You’ve created the greatest design of your career. That’s a lot to be said considering you’ve been in the industry for so long. You’ve studied so hard throughout the years and made so many sacrifices in the name of design. That determination has placed you in the design seat that you sit in today, infront of this masterful work. You feel it’s your time to make your mark in design history and to start a style movement. Most designers hate when others copy their work but you realize it’s the only way to stop UI pollution.
The only question is, “How do I get my design to start a style movement”? Then a light bulb blasts over your head like Fourth of July fireworks. The answer is simple: design a flaw.
Make it Perfect
All designers have different processes for different projects. However, the one thing that never changes is the elements and principles of design. Things like color, shape, texture, rhythm, pattern, consistency, balance, etc… all play a vital role in how great the design truly is. It’s the fluid formula to a successful design.
Design a Flaw
What if we were to take that perfect design and take away one of those elements and principles? Now I’m not talking about slapping a big pink blog in the middle of a blue design. I’m talking about taking away a simple thing like color meaning in a design. What if we simply used no meaning of color? The design would still be flawless but the usage of color might be questionable to some. Thus leaving a flaw in the design.
Now what does this say to other designers? This screams fix me. If you have a large enough platform like say, a globally used operating system, and apply this method of single flaw design, others will follow and perfect it.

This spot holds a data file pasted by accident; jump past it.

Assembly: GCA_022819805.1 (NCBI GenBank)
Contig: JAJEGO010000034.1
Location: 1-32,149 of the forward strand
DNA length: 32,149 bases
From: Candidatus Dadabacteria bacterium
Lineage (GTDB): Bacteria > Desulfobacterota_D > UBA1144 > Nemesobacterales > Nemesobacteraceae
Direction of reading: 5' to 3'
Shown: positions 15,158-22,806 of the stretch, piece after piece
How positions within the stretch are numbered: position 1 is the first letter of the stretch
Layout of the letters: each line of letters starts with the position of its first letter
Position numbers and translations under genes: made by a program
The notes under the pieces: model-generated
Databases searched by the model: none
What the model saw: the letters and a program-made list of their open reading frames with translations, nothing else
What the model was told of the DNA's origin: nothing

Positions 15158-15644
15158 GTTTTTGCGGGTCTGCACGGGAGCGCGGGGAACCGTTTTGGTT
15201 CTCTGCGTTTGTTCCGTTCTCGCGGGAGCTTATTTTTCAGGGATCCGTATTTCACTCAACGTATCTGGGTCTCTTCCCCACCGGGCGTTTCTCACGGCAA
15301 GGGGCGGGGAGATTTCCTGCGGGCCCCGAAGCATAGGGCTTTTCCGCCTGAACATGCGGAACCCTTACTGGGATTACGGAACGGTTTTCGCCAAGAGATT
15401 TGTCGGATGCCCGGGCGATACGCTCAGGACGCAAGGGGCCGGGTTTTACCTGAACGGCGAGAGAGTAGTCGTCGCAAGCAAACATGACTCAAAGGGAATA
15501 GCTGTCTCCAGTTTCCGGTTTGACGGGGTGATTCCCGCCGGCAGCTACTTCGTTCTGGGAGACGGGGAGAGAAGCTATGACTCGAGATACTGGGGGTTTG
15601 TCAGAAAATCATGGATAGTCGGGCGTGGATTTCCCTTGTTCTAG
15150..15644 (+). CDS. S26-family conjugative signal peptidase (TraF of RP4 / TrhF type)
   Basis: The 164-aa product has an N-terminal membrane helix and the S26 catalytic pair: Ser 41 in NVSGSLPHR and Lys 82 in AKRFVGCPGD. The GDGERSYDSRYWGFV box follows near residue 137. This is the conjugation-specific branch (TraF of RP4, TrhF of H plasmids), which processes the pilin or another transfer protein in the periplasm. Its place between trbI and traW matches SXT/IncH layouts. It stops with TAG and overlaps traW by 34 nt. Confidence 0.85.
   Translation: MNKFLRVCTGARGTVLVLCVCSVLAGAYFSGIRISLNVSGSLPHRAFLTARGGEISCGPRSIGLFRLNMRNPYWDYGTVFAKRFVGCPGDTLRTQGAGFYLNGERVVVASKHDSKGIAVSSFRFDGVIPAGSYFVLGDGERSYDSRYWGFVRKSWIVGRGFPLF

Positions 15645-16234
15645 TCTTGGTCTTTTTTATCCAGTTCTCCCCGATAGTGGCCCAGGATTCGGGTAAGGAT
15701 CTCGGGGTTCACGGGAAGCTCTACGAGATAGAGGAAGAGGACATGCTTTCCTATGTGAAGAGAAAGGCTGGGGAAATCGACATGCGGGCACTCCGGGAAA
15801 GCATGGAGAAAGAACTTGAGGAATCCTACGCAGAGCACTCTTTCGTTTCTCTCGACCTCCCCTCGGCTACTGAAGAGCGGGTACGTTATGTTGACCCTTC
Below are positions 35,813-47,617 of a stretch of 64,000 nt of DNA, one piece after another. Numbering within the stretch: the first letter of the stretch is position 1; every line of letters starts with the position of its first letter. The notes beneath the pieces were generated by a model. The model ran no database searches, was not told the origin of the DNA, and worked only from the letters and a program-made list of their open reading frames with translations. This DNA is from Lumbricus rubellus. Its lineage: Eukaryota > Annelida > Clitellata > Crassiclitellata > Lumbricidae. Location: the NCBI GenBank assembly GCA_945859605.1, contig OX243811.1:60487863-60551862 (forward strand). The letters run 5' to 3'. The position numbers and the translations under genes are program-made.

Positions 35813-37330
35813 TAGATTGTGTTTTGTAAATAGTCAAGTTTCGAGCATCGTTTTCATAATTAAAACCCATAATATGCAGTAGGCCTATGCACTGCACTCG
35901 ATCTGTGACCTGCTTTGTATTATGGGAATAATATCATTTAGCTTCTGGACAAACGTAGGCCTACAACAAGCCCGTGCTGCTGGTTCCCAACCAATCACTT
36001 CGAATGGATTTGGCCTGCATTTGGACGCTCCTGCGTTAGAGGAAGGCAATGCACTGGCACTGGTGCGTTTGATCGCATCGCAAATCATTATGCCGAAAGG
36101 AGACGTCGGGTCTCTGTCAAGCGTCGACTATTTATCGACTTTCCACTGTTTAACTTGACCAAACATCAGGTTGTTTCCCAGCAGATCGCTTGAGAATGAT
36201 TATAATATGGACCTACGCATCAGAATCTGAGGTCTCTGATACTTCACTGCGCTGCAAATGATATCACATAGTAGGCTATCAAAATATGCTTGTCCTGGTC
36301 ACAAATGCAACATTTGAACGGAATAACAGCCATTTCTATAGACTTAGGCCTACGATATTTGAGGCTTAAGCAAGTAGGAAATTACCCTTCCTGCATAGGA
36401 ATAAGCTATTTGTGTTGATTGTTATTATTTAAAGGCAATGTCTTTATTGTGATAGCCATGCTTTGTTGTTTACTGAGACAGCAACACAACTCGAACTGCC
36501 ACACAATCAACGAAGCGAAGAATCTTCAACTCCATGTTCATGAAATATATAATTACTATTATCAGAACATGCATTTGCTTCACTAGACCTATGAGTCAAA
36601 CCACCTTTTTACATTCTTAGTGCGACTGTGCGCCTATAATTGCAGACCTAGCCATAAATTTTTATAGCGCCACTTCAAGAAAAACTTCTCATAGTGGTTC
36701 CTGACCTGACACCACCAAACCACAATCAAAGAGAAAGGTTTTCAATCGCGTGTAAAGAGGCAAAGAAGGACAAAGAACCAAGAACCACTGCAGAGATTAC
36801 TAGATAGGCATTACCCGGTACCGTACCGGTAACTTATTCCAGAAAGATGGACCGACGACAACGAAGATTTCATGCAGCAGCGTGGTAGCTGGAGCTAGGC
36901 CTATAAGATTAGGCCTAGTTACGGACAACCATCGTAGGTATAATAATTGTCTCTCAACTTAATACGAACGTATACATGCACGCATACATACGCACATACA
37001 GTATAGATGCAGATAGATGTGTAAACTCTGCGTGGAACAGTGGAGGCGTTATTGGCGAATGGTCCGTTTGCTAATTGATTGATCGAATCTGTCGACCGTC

This sounds kinda crazy right? It’s really not when you think about it. Keep reading your mind is about to be blown.
For example purposes let’s take the most widely used operating system on the planet, Microsoft Windows. Then let’s look at their latest operating system, Windows 8.
When you first look at the screenshot you notice “wow” this is a really nice design. They clearly have used a grid layout to align everything. There is a nice usage of icons to distinguish the different windows or panels. The colors pop as they contrast one another quite well. But wait a minute? Why is Messaging and Maps the same color? The same thing with Store and Games. I understand why Internet Explorer is the specific light blue because that’s the color identity of Internet Explorer. It almost looks like they chose random colors that popped from another and slapped icons on them, or maybe they purposely left a design flaw to initiate a style movement or trend [Mind Blown].
Now Look at Us
Here we are a couple of years later with a number of designs that look very similar to this type of design. We are up to our ears with Flat UI, minimal iconography and big box buttons. All a designer has to do is take the guidelines Microsoft used and apply color theory or more specifically color meaning to their design and Voila! You have an amazing design for us to all enjoy.
Is Windows directly held accountable for this trend? No, I dont think so. But they have definitely made an impact in the interactive industry with their design as others bit their style hard. With a platform that large, it’s hard not to.
In conclusion, if you create a flawless design style and want to start a movement, perhaps you should scale back a design principle or two and design a flaw for others to improve upon. Who knows, maybe your design style will be the next movement.